Shaming 2.0. Social Interaction and the Construction of Shame and Shaming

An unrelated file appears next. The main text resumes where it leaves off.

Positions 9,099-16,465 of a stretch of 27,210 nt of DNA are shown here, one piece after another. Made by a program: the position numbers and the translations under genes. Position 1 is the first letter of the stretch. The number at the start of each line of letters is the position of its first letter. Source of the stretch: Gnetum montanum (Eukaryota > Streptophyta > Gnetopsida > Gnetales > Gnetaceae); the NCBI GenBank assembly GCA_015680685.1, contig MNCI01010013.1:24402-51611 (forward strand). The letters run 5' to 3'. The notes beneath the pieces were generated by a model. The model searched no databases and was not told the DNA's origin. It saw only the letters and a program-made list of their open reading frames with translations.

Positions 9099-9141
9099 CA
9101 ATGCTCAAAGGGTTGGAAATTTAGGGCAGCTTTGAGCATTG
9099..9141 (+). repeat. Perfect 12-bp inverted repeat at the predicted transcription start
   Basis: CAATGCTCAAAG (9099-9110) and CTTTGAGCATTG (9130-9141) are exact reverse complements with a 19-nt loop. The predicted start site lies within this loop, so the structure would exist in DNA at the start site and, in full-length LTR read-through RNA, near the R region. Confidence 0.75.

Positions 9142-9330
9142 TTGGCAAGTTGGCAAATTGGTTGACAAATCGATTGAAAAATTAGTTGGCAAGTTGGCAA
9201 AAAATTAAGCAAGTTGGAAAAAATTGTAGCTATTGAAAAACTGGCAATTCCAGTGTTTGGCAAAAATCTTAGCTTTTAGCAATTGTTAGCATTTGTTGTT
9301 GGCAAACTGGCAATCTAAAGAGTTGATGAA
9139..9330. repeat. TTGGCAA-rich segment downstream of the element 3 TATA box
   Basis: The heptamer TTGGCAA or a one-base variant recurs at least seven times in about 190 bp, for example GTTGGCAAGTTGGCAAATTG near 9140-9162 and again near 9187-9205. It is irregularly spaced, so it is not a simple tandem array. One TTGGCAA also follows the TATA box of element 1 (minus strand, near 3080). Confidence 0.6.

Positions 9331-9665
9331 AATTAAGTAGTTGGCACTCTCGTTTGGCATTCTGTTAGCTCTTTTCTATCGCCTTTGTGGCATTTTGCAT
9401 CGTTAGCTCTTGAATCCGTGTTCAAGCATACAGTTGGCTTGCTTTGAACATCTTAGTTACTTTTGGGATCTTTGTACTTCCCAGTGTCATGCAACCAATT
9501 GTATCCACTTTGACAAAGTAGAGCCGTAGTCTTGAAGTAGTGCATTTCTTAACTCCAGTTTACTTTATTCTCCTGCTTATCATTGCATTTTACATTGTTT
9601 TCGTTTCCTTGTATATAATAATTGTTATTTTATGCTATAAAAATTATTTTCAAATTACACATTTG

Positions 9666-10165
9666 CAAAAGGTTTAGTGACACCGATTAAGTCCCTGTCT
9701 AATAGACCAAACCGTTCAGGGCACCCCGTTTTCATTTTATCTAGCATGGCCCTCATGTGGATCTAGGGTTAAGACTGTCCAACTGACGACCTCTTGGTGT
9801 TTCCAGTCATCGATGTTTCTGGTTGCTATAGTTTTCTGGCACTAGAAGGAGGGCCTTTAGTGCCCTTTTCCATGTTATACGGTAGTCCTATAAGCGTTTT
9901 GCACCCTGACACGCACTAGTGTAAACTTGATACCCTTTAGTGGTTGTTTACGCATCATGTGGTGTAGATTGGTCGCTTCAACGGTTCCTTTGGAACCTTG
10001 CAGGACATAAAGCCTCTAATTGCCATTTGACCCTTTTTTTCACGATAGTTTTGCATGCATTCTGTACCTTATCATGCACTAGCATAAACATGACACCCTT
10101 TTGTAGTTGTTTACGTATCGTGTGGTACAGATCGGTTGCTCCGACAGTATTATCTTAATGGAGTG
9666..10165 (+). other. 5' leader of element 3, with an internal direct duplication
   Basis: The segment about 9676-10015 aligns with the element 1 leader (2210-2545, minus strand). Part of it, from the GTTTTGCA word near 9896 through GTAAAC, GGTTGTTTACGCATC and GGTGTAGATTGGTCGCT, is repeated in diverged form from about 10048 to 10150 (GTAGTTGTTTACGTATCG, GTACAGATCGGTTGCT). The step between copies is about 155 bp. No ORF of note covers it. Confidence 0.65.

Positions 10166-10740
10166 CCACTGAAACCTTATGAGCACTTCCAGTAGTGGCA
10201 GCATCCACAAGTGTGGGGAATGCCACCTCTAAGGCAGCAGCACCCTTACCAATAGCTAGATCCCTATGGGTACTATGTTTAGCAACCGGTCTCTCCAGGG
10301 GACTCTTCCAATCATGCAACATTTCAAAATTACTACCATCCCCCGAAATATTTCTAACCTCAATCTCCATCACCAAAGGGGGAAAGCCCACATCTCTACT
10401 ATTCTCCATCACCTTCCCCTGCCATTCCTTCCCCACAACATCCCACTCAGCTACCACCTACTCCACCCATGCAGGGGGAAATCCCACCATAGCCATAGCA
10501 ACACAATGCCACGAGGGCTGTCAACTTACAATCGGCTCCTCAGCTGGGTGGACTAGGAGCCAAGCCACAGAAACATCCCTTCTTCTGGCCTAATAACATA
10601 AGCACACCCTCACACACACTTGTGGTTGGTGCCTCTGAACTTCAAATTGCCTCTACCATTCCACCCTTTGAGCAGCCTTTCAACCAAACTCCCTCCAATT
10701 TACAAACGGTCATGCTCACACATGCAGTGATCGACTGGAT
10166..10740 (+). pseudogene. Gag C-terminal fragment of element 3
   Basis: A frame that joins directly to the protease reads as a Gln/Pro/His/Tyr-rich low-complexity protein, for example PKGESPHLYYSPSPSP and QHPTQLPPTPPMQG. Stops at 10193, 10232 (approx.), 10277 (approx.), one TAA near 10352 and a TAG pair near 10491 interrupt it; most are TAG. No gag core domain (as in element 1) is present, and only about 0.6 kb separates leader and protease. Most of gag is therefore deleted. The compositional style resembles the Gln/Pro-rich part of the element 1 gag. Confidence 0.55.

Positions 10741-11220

With the rise and spread of the Web 2.0 culture the nature of “old”/“traditional” social interaction, including shame and shaming, is changing as more and more attention is given to online vs. offline social interactions. Amongst those on-going changes lies the construction of Shaming 2.0, i.e., a public attempt to impose shame on “the Other” by using Web 2.0 technological capabilities. Thus, Shaming 2.0 can be defined as a pragmatic social negotiation regarding the boundaries of what is allowed and forbidden, what is acceptable and unacceptable while performing on-line and off-line social interactions. The illustration of Shaming 2.0 was conducted by utilizing Israeli rabbinical court decisions in the era of Web 2.0 cultural features. Via the implementation of critical discourse analysis, the rise of the ‘Virtual Mirror’ is portrayed side by side with “new” social interactions behind the scenes of Shame 2.0.
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